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Why Synthetic CBD is Not Safe (And Some Harmful Side Effects)

Descriptive Study About Why People Should Never Use Synthetic CBD as Supplement

A poisoning epidemic connected to synthetic cannabis sickened many people in Utah in 2017. There were 56 complaints of severe bleeding in Chicago and other parts of Illinois last spring, with synthetic cannabis suspected as the cause. Similar stories emerged the following summer in Connecticut when more than 70 individuals died after overdosing on synthetic marijuana. In Washington, D.C., 300 synthetic cannabis overdoses occurred in two weeks just a month prior. To mark this, never consume synthetic CBD oil.

What Researchers Say?

It’s not uncommon to have negative responses to synthetic cannabis. If you will, consider America to be in the middle of a synthetic cannabinoid catastrophe. The Centers for Disease Control & Prevention (CDC) has identified several cases of synthetic cannabis poisoning around the country, indicating that this is a growing problem.

In July 2018, the Food and Drug Administration (FDA) issued a statement warning about the severe health hazards of tainted illicit synthetic cannabis products, citing multiple incidents in which their usage resulted in severe illnesses and fatalities in several locations throughout the country.

Synthetic cannabinoids have been created to replicate the effects of cannabis in one form. It won’t show up on a drug test, making it a feasible option for people who want to get high but can’t have any THC in their system for whatever reason.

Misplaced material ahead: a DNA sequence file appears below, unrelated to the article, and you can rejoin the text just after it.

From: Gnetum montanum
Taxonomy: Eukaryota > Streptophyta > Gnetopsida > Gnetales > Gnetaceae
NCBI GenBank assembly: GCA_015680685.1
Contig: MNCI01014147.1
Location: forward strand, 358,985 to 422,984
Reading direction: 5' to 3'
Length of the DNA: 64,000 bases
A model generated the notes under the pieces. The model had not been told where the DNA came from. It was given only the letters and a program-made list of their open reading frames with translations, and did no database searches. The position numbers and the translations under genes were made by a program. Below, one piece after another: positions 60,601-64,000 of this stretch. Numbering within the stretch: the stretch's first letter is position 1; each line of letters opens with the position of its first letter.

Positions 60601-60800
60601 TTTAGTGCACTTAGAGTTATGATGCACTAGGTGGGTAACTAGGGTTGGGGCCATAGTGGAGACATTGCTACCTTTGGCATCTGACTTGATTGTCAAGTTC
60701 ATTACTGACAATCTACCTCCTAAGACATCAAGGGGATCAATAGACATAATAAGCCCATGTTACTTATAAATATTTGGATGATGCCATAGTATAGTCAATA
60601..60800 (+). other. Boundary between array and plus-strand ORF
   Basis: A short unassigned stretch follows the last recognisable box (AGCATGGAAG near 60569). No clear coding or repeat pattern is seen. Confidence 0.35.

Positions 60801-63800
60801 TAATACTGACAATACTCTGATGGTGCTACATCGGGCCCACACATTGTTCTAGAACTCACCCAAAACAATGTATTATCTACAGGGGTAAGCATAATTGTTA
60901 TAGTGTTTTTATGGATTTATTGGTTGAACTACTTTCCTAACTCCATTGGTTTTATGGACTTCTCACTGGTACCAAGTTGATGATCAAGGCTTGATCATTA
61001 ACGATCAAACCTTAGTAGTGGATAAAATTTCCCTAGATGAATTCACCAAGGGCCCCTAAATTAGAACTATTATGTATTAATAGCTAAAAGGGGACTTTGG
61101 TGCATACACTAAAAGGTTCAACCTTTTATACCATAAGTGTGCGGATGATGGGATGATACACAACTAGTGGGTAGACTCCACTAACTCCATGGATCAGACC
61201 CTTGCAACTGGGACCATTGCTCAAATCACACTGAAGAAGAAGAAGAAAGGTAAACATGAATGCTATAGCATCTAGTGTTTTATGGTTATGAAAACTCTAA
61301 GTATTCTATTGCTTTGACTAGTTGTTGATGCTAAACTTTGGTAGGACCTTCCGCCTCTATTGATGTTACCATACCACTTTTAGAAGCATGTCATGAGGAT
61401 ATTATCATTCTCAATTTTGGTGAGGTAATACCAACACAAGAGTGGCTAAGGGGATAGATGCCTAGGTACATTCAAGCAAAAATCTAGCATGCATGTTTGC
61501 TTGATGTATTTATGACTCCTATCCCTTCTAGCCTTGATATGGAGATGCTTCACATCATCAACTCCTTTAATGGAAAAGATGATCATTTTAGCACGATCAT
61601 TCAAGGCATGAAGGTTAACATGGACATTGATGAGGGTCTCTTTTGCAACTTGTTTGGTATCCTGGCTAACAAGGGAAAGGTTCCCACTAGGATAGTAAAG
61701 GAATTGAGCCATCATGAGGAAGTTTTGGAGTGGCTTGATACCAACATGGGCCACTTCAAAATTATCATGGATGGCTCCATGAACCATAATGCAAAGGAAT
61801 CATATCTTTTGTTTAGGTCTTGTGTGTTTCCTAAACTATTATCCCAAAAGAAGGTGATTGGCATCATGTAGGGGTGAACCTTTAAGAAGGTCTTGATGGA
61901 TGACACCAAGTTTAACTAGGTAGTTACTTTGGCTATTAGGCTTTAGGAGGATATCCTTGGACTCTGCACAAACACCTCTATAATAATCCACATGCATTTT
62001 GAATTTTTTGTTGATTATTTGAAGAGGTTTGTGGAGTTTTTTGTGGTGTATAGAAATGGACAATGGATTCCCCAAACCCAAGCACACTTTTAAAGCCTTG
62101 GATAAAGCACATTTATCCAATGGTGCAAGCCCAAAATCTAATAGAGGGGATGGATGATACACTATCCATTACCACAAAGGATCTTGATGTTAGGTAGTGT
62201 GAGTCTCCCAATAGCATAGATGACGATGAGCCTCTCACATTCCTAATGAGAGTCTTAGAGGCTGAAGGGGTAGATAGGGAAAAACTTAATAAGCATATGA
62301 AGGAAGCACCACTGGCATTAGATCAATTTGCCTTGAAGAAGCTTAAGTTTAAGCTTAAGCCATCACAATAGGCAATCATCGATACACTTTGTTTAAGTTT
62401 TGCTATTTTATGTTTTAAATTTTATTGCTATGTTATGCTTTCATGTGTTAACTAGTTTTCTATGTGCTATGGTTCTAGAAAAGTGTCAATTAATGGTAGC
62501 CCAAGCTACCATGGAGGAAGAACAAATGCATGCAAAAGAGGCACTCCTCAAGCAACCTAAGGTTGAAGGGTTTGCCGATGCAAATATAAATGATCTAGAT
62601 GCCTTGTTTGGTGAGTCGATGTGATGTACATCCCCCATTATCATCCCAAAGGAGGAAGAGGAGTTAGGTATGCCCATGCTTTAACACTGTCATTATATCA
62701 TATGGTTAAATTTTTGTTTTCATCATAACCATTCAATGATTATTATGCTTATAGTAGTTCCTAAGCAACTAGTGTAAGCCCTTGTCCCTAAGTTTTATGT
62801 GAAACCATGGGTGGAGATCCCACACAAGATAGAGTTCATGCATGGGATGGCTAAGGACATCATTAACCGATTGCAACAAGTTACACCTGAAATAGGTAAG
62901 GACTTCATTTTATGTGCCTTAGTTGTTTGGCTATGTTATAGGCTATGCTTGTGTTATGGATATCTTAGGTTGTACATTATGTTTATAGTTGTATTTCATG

Last winter’s poisoning incidents in Utah, on the other hand, were a bit different. The sick people didn’t buy the synthetic cannabinoid “K2” or “Spice,” as it’s called. They purchased what they thought was CBD. They ended up in the emergency department instead of experiencing the wellness advantages linked with non-psychoactive cannabis.

synthetic cbd

 

Why Synthetic CBD So Dangerous?

Synthetic cannabinoids were first made available in the United States in 2008, and their use has exploded since then. Synthetic cannabinoids, on the other hand, are not the same as cannabinoids found in nature, and they may be highly hazardous.

Most synthetic cannabinoids are prohibited at the federal level, according to the CDC. Manufacturers of synthetic cannabis change the chemical makeup to get around this problem, resulting in new and “presumably legal” substances.

It’s tough to keep track of the chemicals used in synthetic cannabis since producers change their chemical composition all the time to be “legal.” Because the chemical makeup of many synthetic cannabinoids is unknown and continuously evolving, synthetic cannabis products may contain drastically different effects than the consumer expected.

Brodifacoum, a rat poison frequently available in hardware shops that is a known anticoagulant and has been proved to cause brain damage, was blamed for severe bleeding in over 50 persons and two fatalities in an overdose case recorded in Illinois. While this is the first time rat poison has been discovered in synthetic cannabis products, it’s unclear how it got there.

There has been a study on the effects of synthetic cannabinoids on the human body. But one thing is sure: they’re incredibly hazardous. And, unlike natural cannabinoids such as THC and CBD, they’ve been found to have a slew of severe side effects as well as being mentally and physically addicted.

Synthetic cannabinoids have a variety of side effects, according to the CDC:

  • Irritability, insomnia, dizziness, disorientation, trouble focusing, incoordination, stroke, and seizures are neurological symptoms.
  • Violent behavior, hallucinations, delusions, psychosis, and suicidal thoughts are among psychiatric signs.